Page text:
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Cotechino


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Folks,

having persuaded my SO to do the tortellini & bollito thing for Christmas (edgy, I know!), I am left wondering where to find a cotechino (or musetto) similar to what you'd get in Bologna (or Veneto, for musetto: slightly different grind, but the concept is the same).

A couple of years ago we went to a butcher in the italian market and I bought... something... which had about as much to do with cotechino as 'balsamic vinegar' is similar to 'aceto balsamico tradizionale' (I prefer Reggio to Modena, incidentally).

Any ideas? Pointers? Suggestions? Willing to travel if necessary.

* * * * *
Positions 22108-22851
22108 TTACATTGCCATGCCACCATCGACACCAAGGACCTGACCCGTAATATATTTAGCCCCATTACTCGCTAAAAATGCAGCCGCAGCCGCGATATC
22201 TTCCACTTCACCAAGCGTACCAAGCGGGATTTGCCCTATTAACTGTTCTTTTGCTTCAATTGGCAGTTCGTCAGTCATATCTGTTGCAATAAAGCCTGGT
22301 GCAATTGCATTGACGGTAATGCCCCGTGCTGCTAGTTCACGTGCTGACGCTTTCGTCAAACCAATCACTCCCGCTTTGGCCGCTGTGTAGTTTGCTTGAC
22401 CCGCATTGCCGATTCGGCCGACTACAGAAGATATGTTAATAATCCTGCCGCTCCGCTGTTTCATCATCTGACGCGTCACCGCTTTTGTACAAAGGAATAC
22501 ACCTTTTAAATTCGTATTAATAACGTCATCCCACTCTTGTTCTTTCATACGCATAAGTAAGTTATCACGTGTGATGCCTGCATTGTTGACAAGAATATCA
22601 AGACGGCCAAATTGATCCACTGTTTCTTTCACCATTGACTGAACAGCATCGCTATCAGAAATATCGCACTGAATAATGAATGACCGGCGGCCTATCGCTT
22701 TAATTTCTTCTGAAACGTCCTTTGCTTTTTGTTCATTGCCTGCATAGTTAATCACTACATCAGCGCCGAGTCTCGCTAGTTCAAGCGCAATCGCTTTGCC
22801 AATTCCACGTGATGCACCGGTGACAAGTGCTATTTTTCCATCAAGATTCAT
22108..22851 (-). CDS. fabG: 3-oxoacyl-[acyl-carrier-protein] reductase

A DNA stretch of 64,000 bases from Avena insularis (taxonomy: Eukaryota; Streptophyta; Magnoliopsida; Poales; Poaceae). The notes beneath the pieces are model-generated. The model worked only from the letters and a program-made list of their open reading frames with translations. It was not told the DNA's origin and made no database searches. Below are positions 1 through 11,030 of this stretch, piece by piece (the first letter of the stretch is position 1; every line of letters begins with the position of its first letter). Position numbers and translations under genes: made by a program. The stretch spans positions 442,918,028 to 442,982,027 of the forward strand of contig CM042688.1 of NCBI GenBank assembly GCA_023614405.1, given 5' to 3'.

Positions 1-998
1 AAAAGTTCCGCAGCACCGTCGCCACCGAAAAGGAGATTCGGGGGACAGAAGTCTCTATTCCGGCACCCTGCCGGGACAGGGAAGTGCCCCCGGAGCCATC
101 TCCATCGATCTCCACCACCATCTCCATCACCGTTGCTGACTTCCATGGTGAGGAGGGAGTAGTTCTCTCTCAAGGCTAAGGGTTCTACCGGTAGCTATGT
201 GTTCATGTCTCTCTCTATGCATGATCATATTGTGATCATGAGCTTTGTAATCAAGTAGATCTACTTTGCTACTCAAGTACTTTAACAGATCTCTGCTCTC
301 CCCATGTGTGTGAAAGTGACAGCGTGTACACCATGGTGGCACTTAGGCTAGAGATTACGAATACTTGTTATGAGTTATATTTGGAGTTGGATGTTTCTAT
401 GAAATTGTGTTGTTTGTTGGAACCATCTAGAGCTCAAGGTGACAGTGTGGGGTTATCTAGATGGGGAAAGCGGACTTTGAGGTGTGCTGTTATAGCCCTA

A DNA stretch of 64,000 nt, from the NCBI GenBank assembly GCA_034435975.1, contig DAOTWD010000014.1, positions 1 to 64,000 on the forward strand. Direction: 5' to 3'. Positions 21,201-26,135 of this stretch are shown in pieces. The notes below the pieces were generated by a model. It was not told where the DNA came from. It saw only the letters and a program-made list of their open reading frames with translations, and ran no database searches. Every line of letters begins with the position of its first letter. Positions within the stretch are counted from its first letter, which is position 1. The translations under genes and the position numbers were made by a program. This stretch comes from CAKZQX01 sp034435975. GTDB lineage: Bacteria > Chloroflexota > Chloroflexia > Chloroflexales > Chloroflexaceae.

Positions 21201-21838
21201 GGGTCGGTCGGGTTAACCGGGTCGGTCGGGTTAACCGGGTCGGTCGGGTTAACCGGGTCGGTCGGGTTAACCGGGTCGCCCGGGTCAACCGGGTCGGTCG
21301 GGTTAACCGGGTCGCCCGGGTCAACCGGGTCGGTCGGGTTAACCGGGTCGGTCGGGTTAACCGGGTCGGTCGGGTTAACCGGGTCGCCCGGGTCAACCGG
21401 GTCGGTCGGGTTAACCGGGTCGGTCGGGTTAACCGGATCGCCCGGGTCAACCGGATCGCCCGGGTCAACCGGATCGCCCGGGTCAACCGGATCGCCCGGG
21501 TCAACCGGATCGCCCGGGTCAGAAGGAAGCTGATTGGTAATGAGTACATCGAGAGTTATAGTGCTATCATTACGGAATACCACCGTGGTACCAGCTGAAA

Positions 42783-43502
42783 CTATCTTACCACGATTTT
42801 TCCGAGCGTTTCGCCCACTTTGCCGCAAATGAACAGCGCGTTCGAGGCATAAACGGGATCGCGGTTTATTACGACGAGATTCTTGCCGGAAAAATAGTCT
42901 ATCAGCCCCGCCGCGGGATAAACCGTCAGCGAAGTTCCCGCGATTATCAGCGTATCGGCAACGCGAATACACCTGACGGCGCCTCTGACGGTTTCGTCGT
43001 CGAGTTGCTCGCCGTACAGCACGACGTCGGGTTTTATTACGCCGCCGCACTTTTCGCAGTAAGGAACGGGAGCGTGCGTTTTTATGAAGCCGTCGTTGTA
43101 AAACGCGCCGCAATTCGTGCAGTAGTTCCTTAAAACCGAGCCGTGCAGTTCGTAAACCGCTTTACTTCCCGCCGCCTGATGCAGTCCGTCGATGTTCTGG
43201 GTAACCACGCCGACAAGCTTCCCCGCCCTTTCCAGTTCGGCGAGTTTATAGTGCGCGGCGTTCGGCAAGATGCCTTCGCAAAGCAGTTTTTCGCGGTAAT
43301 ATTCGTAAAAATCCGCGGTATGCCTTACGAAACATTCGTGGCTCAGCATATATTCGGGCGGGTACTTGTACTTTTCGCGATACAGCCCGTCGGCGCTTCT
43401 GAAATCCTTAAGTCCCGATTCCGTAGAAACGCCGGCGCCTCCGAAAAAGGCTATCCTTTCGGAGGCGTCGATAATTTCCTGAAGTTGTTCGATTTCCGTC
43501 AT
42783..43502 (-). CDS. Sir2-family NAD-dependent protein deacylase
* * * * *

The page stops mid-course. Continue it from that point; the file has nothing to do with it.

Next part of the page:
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I don't remember seeing cotechino in markets around Philadelphia; if you don't get lucky, you might try asking in the New York forum. Alternatively, an off-the-wall suggestion: I believe Modo Mio has cotechino on their menu. You might ask them where they get theirs, if it's not house made.

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Thank you folks! Per professor Fenton's suggestion, I will have to go INVESTIGATE Modo Mio (hey, any excuse is good, right?) and I'll pass by croce... if not, it's off to NYC. I'm a bit puzzled by the New Year timeframe. Zampone.. I can sort of see, but cotechino for bollito is an all winter thing (actually, if you go http://www.ristoranteciccarelli.it/menu.html here it's fine in mid-july, too. Prior training necessary but generally eGulleteers are quite capable...).

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Cotecchino is a NYE/NYD tradition. You eat it with lentils to bring money in the new year. At least in some families. I assume some experts on Italian Tradition will tell you how wrong I am!

Edited by ambra (log)